Jani Bergdahl, left, shows Tracie Carlson the motorcycle jacket she got on eBay to hold pins and patches she’s received from motorcyclists from across Idaho and Nevada. Bergdahl’s son, Army Spc. Bowe Bergdahl, was captured by the Taliban in Afghanistan in June 2009. KAREN BOSSICK/For the Times-News
HAILEY — Tears rimmed Jani Bergdahl’s eyes as she joined 90 Woodside Elementary School fourth-graders in their chant.
“Bring Bowe home! Bring Bowe home!”
It was a bittersweet moment for the Hailey woman, whose son Spc. Bowe Bergdahl is believed to still be held by the Taliban in Afghanistan since being captured in June 2009.
“Sorry, I didn’t know this was going to be so emotional,” she said, wiping tears away as she stood to address the Hailey schoolchildren.
Bergdahl made a rare public appearance Monday afternoon to thank the students for letters they wrote to President Barack Obama, urging him to bring Bowe back home safely. The students presented Bergdahl with two scrapbooks holding copies of those letters, as well as cards and pictures they’d made for the family.
“Could you try your hardest to bring Bowe home from Afghanistan?” wrote Gracie Doyle. “I think that maybe you could talk to the president of Afghanistan.”
“Please do whatever you can do!” wrote Leslye Ambriz. “Once they find him, the United States will be filled with peace.”
Bergdahl spent nearly 40 minutes with the children, handing out plastic bracelets made for Bowe, showing them family pictures and patiently answering questions.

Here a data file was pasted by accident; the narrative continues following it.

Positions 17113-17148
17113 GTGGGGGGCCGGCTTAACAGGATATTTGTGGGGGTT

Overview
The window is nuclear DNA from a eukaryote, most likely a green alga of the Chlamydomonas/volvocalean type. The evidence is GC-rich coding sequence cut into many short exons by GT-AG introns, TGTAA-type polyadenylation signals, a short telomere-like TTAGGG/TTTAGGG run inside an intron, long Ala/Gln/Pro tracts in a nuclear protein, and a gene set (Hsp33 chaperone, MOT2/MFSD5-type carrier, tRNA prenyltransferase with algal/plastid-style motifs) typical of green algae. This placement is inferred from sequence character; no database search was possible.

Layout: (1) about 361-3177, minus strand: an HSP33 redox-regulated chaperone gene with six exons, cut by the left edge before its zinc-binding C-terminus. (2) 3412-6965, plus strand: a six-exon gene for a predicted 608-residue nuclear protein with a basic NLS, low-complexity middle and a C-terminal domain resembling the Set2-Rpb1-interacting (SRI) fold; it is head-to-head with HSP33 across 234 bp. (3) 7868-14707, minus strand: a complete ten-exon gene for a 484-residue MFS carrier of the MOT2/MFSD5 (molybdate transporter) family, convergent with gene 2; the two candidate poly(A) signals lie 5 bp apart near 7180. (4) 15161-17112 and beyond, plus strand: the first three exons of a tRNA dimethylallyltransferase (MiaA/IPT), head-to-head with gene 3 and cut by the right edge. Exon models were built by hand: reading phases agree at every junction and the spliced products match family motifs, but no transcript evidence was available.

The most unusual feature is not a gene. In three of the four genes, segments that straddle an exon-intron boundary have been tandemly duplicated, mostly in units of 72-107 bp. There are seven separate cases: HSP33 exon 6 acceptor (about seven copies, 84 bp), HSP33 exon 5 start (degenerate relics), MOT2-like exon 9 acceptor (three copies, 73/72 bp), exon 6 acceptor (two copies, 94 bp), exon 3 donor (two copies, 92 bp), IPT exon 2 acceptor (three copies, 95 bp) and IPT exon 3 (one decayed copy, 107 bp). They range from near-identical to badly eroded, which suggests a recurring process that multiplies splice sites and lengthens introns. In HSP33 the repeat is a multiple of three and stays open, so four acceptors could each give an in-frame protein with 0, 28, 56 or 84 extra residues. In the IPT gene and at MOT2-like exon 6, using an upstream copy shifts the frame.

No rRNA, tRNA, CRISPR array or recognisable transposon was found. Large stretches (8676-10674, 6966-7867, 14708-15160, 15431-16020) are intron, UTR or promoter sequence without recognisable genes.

Some were predictable — what was Bowe’s favorite color? (Blue.) What were his favorite sports? (Sailing and motorcycling.) But most centered around the Hailey soldier’s capture and hoped-for release.
Bergdahl said Bowe was named after Beaudry, a Texas ranger in a Louis L’Amour Western. He grew up with Peruvian sheepherders and loved different cultures.
“So I think he probably has compassion for his captors,” Bergdahl said.
Bergdahl told the children that she believes her son, now 24, was alone and perhaps going to the bathroom when he was captured. His captors have asked for $1 million and a trade for other prisoners.
“But if we gave money for Bowe, we’re afraid his captors will steal another soldier and want more money,” she said.
Bergdahl told the children the sight of uniformed men showing up at her door was very scary.
“To this day I think: Did this really happen?” she said. “I thought at first that he would be found in a few days, then a few weeks, then a few months. I don’t think I would have been able to handle it had I known then that it would be over a year.”
Tracie Carlson, whose daughter Alyssa goes to Woodside, launched the letter-writing campaign after she met Bowe’s father, Bob, on his delivery route for UPS.
Fourth-grader Kennedy Watts said she was glad her class had had a chance to do something for Bergdahl.
“I wanted to do it because Bowe is a really nice person. I know because he danced with me at the Sun Valley Ballet School,” she said. “His family misses him and a lot of people want him back.”